Can I Get An Annulment In Florida?
When most couples decide to end their marriage in Florida, they file for divorce. However, in certain circumstances a spouse may be able to claim that the marriage was void or voidable and get an annulment instead. There are very particular rules and laws surrounding annulment in Florida, which is why you should always use a knowledgeable attorney to help with your case. To learn more about whether your situation qualifies for an annulment, call or contact a Tampa divorce attorney at the office of Blair H. Chan, III today.
What is an Annulment?
A petition for divorce is the termination of a lawful marriage, which differs from an annulment that states that the marriage was never valid. As such, when an annulment is granted the court is stating that legally the marriage never occurred. This can create some difficult and complicated situations when separating the lives of two people getting annulled in Florida.
The court is allowed to grant temporary alimony to one spouse while the annulment is being determined by the court, but permanent spousal support after the fact is typically not awarded. However, one exception to this rule is if one person in the relationship was an innocent victim, in which case the court may be awarded permanent alimony and other financial relief as a matter of fairness.
In addition, property distribution is also handled differently in an annulment, with the couple being required to split their property to the best of their ability in order to return each other to their financial state prior to the invalid marriage. If children are involved, the court deems any children born or adopted in a voidable marriage to be legitimate even if the annulment is granted, but children in a void marriage are not considered legitimate under Florida law.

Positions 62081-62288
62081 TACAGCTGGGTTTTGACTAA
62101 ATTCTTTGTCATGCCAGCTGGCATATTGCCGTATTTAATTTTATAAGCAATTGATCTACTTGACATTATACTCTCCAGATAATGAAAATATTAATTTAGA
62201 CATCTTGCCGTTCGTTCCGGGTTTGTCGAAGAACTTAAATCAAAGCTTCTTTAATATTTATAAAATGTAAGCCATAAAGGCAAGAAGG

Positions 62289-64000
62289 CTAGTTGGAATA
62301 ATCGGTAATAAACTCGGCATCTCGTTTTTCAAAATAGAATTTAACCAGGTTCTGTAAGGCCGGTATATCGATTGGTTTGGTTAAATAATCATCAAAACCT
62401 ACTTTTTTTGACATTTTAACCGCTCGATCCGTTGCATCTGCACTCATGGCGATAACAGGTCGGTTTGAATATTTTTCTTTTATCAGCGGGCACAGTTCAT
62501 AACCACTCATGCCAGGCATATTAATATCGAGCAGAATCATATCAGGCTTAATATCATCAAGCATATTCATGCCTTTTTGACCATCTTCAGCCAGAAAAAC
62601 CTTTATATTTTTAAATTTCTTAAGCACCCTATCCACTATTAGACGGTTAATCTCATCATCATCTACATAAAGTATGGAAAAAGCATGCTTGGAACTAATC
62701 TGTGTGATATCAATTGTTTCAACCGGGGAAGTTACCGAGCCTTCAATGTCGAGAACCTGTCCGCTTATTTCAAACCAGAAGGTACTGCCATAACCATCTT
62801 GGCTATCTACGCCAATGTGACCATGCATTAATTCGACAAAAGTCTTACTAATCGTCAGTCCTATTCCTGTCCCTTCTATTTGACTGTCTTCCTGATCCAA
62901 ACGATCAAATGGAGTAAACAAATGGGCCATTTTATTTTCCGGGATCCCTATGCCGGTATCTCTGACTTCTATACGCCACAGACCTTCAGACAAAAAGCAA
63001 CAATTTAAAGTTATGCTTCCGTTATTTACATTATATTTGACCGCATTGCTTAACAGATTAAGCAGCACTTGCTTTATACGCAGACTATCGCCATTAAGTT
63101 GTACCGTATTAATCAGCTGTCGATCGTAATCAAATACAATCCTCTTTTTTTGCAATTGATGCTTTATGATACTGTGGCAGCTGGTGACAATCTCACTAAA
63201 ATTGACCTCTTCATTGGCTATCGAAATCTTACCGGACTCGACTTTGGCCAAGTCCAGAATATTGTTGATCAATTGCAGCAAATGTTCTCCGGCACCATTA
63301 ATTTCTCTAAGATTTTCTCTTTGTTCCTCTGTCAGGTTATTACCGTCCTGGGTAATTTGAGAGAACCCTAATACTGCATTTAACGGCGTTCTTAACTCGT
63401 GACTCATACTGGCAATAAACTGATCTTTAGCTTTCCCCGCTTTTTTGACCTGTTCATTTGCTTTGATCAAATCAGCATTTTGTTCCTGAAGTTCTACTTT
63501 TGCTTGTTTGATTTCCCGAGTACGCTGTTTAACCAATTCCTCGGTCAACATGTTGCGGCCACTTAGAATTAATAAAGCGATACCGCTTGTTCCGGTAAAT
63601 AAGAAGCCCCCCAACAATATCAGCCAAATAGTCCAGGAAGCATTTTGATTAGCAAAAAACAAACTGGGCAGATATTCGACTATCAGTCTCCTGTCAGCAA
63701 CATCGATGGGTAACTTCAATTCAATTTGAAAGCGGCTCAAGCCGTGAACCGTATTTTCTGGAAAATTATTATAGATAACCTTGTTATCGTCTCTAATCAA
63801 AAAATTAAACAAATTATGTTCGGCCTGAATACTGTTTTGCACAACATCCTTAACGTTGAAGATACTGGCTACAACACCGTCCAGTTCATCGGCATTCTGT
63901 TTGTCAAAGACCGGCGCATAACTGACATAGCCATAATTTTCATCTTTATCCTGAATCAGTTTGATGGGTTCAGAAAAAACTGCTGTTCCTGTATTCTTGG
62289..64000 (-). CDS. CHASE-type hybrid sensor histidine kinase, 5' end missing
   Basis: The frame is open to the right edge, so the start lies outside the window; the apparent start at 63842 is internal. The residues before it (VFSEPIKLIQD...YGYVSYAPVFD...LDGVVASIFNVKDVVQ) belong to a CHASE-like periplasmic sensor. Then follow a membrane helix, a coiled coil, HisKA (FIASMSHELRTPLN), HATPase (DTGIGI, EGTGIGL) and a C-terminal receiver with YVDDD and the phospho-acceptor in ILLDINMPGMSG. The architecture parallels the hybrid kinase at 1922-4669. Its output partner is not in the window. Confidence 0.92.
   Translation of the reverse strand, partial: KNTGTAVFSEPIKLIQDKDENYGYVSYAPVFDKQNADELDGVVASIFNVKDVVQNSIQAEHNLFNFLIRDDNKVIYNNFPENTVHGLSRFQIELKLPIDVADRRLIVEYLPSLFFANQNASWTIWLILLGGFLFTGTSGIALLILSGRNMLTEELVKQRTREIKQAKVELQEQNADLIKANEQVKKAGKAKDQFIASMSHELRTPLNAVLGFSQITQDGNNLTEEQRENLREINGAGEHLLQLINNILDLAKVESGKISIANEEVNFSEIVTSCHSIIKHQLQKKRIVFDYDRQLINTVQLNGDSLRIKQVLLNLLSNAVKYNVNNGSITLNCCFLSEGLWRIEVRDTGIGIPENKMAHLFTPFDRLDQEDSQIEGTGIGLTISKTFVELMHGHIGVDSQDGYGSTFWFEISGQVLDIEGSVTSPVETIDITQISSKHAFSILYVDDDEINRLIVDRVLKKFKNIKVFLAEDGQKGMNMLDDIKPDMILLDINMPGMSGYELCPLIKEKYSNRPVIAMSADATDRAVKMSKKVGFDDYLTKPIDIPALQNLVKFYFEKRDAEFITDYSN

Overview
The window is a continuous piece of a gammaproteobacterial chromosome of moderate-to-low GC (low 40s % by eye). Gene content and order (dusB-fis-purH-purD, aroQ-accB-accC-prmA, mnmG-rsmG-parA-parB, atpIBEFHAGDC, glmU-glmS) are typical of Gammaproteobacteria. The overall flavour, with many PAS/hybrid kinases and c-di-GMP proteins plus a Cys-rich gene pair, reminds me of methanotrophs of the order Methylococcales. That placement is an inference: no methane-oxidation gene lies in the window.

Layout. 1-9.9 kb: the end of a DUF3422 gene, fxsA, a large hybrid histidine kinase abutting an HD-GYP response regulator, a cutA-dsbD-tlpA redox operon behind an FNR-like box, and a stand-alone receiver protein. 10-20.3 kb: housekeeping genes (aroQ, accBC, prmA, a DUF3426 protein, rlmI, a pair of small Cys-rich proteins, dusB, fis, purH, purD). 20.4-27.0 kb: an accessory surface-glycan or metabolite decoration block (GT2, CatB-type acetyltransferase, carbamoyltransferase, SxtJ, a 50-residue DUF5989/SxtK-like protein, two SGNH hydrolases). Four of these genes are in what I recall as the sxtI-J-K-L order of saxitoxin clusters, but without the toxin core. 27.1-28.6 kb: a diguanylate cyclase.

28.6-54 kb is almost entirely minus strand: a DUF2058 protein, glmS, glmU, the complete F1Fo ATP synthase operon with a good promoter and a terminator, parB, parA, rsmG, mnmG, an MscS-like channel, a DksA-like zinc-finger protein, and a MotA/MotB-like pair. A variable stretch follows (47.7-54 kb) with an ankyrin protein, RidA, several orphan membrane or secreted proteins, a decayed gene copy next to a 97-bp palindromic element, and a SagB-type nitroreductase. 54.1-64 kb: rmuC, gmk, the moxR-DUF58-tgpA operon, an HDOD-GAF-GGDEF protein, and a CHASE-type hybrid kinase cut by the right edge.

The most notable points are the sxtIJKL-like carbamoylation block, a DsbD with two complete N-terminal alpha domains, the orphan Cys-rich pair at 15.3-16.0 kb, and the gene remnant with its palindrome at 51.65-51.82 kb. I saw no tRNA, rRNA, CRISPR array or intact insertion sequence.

Void and Voidable Annulment Grounds
Florida precedent has split the grounds, or reasons, for annulment into two categories: void and voidable grounds. A marriage is considered void if there is bigamy, incest, underage spouses, or permanent mental incapacitation at the time of the marriage that rendered one person unable to consent to marriage. A marriage is considered voidable if one spouse was temporarily mentally incapacitated, seriously intoxicated at the time of the marriage, used fraud or duress, was underage and entered into the marriage without the knowledge or consent of their parent, impotence, or if the marriage was intended as a joke.
If an annulment is granted because the marriage is deemed void, there is nothing that can be done to ratify the marriage. However, if the grounds for an annulment is voidable, one spouse may be able to claim that the acts of the other spouse ratified the marriage and therefore made it valid. To learn more, talk to our office today.
Talk to Our Office Now
Do you have questions about whether your circumstances qualify for an annulment in Florida? If so, call the office or contact us at the law office of Blair H. Chan, III today to schedule a consultation of your case.